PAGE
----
Q&A with Dr. Menachem Feuer – Spotlighting the shlemiel

Dr. Menachem Feuer
Dr. Menachem Feuer TWITTER PHOTO

TORONTO – Dr. Menachem Feuer is a senior editor at Berfrois, a visiting assistant professor of Jewish studies at York University, a writer, and a philosopher. He was the subject of a documentary about his life called Shlemiel, and writes a widely-read blog called The Shlemiel in Theory Blog. His writings about the philosophy of the shlemiel have appeared recently in the New York Times, and his blog has outlined how the idea of the shlemiel permeates modern North American pop culture.

The CJN had a chance to speak to Feuer via email, where he discussed his upbringing, what it means to be a shlemiel, and how the shlemiel can impact our lives in ways we never thought of.

Could you tell us a little bit about yourself?

I was born in a small town in upstate New York called Gloversville. My grandfather was a glove-maker and came to America with the dream of making a large glove company.  And his dreams came true. He owned several tanneries. My father’s leather company, which he started after my grandfather’s death, was Interamerica Leather Company.

Everything in [my family’s] lives was God’s hand.  Although I did my own thing, I always in some way believed I was special. This was a shlemielish thing to believe.  I trusted in my powers too much and trusted that reality would be good to me – as my dad assured me.  But that’s what schlemiels sometimes do….after all, shlemiels aren’t realists and don’t – as a rule – change and become cynics.

But there is much more to the story of my journey through life from [a] secular to a Baal Teshuva. I rebelled against my father and didn’t like his intellectual elitism. He demeaned me because I wasn’t him, so I did the small town thing, and partied a lot with a wild bunch of small town friends. I liked the Grateful Dead, Phish, etc. I toured and revelled in the dancing and public experience.  I experienced an American kind of mysticism. But when I went to college (at the State University of New York at Binghamton) I changed my life and decided to rebel against my small town friends and my dad. I wanted to do things my way.

Since I repressed my intellectual and spiritual curiosity in high school, I was voracious in college. I read countless books in philosophy and literature. I painted and almost did a BFA.  My teachers were blown away by my passion. My friends at university were mostly New Yorkers who were very artistic, creative, and brilliant. We used to eat a lot together; we had dance parties; and we constantly discussed the meaning of life from a vantage of creative intellectual, mystical, and artistic perspectives. We wanted to be authentic and honest with who we were  – Americans, humans, different, etc. – and to each other.

We were fed up with American culture in the 90s and wanted nothing to do with it.  We turned to art, film, and literature.  We were honest about our search for truth and were committed to being transformed and living life in the deepest manner possible.  Looking back, I realize how, in a real way, the spiritual search can makes us into shlemiels. Think of Ben Stiller in Noah Baumbach’s While We’re Young.  His belief in art and ethical imperatives doesn’t fit in with millennials and he is out of place (the odd one out). I wrote on this here and here.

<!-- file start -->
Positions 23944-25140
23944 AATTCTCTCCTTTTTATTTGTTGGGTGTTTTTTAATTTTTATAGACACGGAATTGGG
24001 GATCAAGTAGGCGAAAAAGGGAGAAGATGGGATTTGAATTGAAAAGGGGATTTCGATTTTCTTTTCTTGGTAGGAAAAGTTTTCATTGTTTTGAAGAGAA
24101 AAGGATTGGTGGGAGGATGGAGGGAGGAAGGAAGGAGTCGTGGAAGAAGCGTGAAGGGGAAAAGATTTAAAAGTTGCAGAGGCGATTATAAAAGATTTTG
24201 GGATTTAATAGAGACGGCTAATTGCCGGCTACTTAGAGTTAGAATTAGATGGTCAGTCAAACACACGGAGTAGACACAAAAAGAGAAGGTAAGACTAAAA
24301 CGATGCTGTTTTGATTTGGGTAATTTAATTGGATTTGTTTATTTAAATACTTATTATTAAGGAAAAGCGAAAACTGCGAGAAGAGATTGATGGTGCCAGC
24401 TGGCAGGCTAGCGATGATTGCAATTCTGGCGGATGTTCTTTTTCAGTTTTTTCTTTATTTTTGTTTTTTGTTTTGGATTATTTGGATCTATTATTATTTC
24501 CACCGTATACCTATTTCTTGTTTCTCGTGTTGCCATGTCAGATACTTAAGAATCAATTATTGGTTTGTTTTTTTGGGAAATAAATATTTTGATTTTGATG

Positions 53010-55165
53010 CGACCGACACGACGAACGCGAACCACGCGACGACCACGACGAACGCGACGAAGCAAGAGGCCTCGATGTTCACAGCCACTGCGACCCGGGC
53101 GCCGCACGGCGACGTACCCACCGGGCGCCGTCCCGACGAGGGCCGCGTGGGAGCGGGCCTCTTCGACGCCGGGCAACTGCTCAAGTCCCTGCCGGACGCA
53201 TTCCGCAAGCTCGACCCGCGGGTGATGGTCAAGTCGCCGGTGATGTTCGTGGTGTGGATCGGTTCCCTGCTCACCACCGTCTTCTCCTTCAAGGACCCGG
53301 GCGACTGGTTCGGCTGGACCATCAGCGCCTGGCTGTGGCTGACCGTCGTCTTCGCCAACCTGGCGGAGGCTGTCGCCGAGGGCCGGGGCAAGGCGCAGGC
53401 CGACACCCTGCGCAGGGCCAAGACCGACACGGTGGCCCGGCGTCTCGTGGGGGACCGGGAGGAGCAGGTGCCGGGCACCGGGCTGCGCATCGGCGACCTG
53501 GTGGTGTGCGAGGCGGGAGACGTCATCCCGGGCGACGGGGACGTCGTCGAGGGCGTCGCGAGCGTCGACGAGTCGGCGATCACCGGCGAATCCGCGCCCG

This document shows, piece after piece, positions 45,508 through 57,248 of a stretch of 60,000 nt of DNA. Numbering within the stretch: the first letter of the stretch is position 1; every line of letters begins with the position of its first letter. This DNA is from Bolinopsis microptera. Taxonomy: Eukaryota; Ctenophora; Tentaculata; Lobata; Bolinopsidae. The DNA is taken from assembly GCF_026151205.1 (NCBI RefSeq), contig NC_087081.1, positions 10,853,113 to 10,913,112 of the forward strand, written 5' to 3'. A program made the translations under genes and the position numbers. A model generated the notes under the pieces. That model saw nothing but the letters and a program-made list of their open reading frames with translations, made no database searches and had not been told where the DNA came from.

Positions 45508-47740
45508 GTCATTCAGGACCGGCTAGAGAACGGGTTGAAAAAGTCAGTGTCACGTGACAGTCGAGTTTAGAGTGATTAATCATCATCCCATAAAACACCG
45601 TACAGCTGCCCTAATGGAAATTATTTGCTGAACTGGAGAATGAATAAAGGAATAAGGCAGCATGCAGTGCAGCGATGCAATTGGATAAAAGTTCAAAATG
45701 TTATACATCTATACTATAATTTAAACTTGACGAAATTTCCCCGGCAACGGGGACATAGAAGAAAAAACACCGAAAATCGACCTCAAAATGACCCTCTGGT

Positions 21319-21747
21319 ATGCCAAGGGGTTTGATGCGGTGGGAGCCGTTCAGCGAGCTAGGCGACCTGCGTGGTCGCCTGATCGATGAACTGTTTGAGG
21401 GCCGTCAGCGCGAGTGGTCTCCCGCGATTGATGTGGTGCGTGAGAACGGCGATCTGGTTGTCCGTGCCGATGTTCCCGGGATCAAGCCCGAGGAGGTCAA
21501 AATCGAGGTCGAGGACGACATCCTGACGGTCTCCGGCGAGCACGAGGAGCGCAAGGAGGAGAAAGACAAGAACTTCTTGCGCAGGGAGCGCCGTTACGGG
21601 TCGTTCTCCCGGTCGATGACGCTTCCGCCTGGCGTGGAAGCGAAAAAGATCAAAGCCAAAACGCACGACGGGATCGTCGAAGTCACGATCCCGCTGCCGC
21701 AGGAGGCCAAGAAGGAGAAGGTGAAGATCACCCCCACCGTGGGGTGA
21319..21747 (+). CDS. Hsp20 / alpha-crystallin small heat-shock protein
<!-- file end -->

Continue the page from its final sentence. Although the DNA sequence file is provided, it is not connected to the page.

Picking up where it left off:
Where have you taught academically?

I worked at major Universities in Toronto: Ryerson and York.  I have also taught at colleges such as Humber and Seneca.  I currently teach at York University but I have also taught and designed a Jewish studies course for the University of Waterloo.  I also designed a course on the shlemiel for the University of Toronto.

Could you tell me specifically about your Shlemiel Project (and your blog)? What drew you to that area of study? What exactly is a shlemiel? 

My shlemiel project is to use my blog, essays for Berfrois, journals, book collections, and the book I am writing for a reputable University Press to promote the shlemiel as a relevant literary, philosophical, religious, and cultural figure which we can learn from. His trials and tribulations are ours. He can give us insight into our goodness and what is best in humanity. Comedy has that potential. As you can see from my essays on my blog an at Berfrois, I believe in this.

My essays on the shlemiel for Berfrois can give you a strong sense of how I address the shlemiel in literature, philosophy, film, culture, and stand-up comedy.

Would you consider yourself a shlemiel?

I look at myself through the eyes of the shlemiel.  Do I think I am a shlemiel? As you can see from what I have written in my bio, the answer is yes.  But it is not always yes.  My biggest struggle is between the cynic (skeptic/intellectual) and the shlemiel optimist.  I have both in me.  I prefer the shlemiel to the skeptic but reality bites back.  The shlemiel’s goodness must fight with the cynic. As readers, we are the cynics. We laugh at the shlemiel thinking we are better, yet, at the same time, we identify with him.  He reminds us of how broken we are and gives us a glimmering of hope.

Menachem Feuer has a PhD in Comparative Literature and a Masters in Philosophy. He teaches Jewish Studies and Jewish Philosophy at York University in Toronto. Feuer has published several essays and book reviews on philosophy, literature, and Jewish studies in several book collections and peer-reviewed journals including Modern Fiction StudiesShofarMELUSGerman Studies Review, International Studies in PhilosophyComparative Literature and Culture, Ctheory, and Cinemaction.